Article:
A new rabbi comes to a well-established congregation. Every week on Shabbat, a fight erupts during the service. When it comes time to recite the Shema — “Hear O Israel, the Eternal is our God, the Eternal is One” — half the congregation stands and the other half sits.
The people who are standing yell at the people who are sitting: “Stand up!” The people who are sitting yell at the people who are standing: “Sit down!” Back and forth — “Stand up!” “Sit down!” — until it destroys the decorum of the service and drives the rabbi crazy.
Each and every week this happens until it is brought to the rabbi’s attention that a founding member of the congregation, a 98-year-old man, still lives near the temple.
So the rabbi brings two other members from the congregation — one who represents those who sit and one who represents those who stand — to visit the old man and find out which tradition is the correct one. “Wasn’t it the tradition in our synagogue to stand for the Shema?” “No,” the old man answers in a weak voice. “That wasn’t the tradition.”
“Wasn’t it the tradition in our synagogue to sit for the Shema?” “No,” the old man says. “That wasn’t the tradition.”
At this point, the rabbi cannot control himself. He cuts in angrily. “I don’t care what the tradition was! Just tell them one or the other. Do you know what goes on in services every week? The people who are standing yell at the people who are sitting, the people who are sitting yell at the people who are standing.”
“That,” the old man said, “that was the tradition.”
Jewish tradition encourages questioning and even the occasional argument; nothing is taken for granted. And disagreement abounds. There may be some truth to that old saying — “two Jews, three opinions” — after all. But even as we chuckle at the story, it makes an important point. We don’t have to agree, but what we often fail to remember is that how we choose to disagree is what matters.
Disagreeing in a kind and respectful way has no penalty. But disagreeing in a demeaning and slanderous way does. And what is the price for this behavior? In this week’s double Torah portion, Tazria-Metzora, we find a rabbinic answer. The subject of both portions is leprosy, tzara’at. God tells Moses and Aaron how to identify and respond to those infected with the skin disease, as well as the particulars of the purification ritual.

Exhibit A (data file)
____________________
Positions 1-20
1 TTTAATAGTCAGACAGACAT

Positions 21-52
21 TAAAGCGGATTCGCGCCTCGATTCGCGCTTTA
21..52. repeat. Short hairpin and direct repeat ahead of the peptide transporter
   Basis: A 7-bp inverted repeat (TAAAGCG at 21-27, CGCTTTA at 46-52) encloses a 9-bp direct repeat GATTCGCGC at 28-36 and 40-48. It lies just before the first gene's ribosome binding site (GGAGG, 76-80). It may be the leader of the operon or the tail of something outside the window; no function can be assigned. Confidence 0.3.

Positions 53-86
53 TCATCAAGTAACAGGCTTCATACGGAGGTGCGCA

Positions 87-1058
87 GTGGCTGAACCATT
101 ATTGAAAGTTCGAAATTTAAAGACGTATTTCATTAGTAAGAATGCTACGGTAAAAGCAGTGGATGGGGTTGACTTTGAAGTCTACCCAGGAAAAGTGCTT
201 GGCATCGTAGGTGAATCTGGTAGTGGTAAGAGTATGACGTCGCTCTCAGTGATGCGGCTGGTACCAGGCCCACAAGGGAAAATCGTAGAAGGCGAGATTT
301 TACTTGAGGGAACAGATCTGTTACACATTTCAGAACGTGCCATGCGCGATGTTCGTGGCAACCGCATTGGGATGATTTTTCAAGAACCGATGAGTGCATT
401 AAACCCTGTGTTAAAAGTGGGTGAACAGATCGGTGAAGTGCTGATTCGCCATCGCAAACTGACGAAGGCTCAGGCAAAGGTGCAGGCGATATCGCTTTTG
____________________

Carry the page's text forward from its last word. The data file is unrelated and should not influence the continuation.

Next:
How does a portion about leprosy become a lesson about disagreeing with civility? The word metzora is the key. It can be understood in two ways, both as the person afflicted with tzara’at and as an acronym for motzi shem ra, literally translated as “the one who brings forth a bad name,” but often interpreted as “one who gossips or uses evil language.”
Tzara’at, then, is the biblical punishment for language that is unkind — for slanderous or demeaning speech: for incivility.
For the commentators it was easy to make the connection between physical affliction and problematic behavior. The Bible itself provided Miriam and Moses as examples of how our choice of words can cause physical ailments.
So we can see why the commentators viewed leprosy as the direct result of unkind and
malicious speech. But they took the cause-and-effect relationship even further by theorizing that since behavior caused physical sickness, it could also take it away. For them, leprosy could ultimately be cured by changing one’s behavior, especially by altering the behaviors that brought on the leprosy in the first place.
While we don’t necessarily believe that our words and behavior will cause us to break out in painful boils and lesions, we can nonetheless understand that unkind speech can indeed cause others pain, albeit of an emotional nature. We know that by changing our behavior, by watching what words we use and don’t use, as well as paying attention to how we say them, we can often take that pain away.
In our liturgy, during the silent prayer, we encounter the prayer Elohai Nitzor, which states: “O God, guard my speech from evil and my lips from deception.” May it be a reminder to use our words carefully, in a way that is respectful, kind and considerate of others. PJC
Rabbi Jessica Locketz is a rabbi and director of education of Temple Emanuel of South Hills. This column is a service of the Greater Pittsburgh Rabbinic Association.